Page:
Wednesday August 28th - Abidjan, Cote D'Ivoire to Bobo Dioulasso, Burkina Faso

I joined Sophia and the owner, Ibza, for breakfast after their exercise session. Our friends from Sauvons 2 Vies turned up a little later, and in a change of plans it was decided that Ibza would drive us to the airport as the others did not speak very much English, and our French still left a little to be desired for casual conversation. The route to the airport went the long way around the city's lagoon, but Ibza explained that when the new bridge was built, by the end of 2014, the trip from airport to his hotel would be cut from 30 minutes to less than 10. He was looking forward to this a great deal, but bemoaned the disruption that the construction was causing in the meantime.

We had a second breakfast of croissants at the aero club, before our helper from the previous day came to pick us up. First stop was the security office to collect our one-day temporary passes, and then the airport office to pay the fees and file the flight plan. It seemed that we had turned up when the new guys were on shift; it took them more than an hour to simply produce the bill and enter the flight plan into the system. One guy even managed to lose the flight plan form somewhere in the three metre gap between the counter and his computer terminal. We chatted to a local pilot who was in there a the same time, and he mentioned that this kind of performance was unfortunately standard for Abidjan. Eventually, after delaying our filed takeoff time to take account of the incompetence in the office, we were taken back to the security gate near the flying club and after a thorough inspection were allowed through. Fuel came remarkably quickly, and before long we were departing south over the coast before turning on course.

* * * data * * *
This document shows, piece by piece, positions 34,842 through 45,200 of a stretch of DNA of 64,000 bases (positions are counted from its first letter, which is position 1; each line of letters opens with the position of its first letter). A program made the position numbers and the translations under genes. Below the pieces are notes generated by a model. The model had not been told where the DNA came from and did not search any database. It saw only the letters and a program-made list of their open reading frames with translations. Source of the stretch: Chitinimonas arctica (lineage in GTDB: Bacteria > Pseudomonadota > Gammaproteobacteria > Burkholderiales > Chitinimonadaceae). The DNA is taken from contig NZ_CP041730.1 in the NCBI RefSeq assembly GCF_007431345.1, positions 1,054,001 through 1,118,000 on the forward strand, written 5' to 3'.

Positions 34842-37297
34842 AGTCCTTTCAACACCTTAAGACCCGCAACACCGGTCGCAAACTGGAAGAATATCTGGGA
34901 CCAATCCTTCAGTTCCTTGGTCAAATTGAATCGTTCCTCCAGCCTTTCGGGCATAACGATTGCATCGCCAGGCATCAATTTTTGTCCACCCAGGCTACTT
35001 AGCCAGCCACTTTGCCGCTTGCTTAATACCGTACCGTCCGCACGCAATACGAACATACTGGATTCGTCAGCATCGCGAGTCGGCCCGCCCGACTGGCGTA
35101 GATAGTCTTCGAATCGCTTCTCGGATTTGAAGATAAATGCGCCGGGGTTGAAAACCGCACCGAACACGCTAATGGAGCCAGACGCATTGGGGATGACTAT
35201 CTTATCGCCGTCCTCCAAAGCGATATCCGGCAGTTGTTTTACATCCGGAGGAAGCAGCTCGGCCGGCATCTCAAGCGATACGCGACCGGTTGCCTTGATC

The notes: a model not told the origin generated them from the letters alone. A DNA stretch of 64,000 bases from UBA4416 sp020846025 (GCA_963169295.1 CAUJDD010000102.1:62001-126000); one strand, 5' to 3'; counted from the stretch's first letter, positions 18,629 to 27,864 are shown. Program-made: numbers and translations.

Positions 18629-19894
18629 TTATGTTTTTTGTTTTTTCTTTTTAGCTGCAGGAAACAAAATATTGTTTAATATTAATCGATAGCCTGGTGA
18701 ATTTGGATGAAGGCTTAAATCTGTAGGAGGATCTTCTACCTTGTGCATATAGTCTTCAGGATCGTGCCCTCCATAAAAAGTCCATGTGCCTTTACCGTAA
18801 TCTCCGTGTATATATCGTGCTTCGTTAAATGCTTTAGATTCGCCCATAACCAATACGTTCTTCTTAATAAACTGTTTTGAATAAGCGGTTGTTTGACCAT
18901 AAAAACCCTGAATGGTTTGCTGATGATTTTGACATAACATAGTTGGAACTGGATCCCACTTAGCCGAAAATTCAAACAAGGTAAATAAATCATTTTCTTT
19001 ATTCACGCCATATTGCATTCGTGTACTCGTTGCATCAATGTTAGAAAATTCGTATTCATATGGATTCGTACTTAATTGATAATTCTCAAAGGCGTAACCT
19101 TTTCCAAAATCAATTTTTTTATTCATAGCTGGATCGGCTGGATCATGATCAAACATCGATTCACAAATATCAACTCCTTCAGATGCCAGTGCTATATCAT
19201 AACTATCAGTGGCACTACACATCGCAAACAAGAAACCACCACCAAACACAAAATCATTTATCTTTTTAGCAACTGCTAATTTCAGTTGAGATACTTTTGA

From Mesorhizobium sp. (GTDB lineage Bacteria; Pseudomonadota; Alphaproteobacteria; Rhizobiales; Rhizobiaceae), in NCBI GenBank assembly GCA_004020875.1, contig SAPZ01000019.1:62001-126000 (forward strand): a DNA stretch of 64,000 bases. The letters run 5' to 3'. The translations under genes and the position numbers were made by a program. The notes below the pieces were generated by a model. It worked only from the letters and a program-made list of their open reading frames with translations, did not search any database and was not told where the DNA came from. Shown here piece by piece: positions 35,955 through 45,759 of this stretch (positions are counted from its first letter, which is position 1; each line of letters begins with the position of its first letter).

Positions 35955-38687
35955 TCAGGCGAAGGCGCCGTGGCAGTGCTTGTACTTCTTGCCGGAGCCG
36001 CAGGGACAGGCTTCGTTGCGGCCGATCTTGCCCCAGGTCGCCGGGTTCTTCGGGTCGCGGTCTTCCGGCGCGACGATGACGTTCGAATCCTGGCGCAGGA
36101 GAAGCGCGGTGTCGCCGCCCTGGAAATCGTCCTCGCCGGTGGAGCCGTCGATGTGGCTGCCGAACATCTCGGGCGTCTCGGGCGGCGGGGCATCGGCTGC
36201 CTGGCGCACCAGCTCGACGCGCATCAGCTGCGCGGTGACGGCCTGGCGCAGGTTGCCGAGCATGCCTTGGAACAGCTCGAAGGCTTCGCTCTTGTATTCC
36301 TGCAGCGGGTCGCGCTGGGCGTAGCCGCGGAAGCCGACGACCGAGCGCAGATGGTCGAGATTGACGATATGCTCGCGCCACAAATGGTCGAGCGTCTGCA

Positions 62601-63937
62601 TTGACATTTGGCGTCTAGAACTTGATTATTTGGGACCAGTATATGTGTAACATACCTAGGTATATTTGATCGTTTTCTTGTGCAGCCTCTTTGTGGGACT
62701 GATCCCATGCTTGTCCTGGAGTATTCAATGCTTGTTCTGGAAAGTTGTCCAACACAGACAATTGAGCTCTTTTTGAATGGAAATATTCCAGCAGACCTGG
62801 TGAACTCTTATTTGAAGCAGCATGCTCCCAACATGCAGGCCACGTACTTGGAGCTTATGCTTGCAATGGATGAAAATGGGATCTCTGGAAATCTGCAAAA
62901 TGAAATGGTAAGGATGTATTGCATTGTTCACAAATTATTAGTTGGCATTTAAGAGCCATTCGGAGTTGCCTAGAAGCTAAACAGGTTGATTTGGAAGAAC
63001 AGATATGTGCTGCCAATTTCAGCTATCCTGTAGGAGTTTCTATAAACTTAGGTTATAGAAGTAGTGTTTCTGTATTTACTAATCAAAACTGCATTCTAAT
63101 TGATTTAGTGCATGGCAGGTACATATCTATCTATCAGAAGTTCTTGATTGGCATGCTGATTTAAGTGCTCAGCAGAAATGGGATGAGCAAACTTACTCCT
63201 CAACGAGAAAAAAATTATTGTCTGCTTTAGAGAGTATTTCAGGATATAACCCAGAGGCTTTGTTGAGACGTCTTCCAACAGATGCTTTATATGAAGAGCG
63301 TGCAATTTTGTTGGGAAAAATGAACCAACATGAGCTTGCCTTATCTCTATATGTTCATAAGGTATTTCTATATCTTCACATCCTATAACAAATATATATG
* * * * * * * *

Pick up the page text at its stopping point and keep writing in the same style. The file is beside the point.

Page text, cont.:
The flight up to Burkina Faso took a little over three hours. Air traffic control at Abidjan tower were busy and flustered, so we were pleased to be handed over to departure control and cleared to proceed directly on route. The flight was uneventful; we were by now adept at guessing which reporting points we'd be asked to provide estimate for, and having them ready. Occasionally we'd even pass them before they asked, which seemed to speed things up.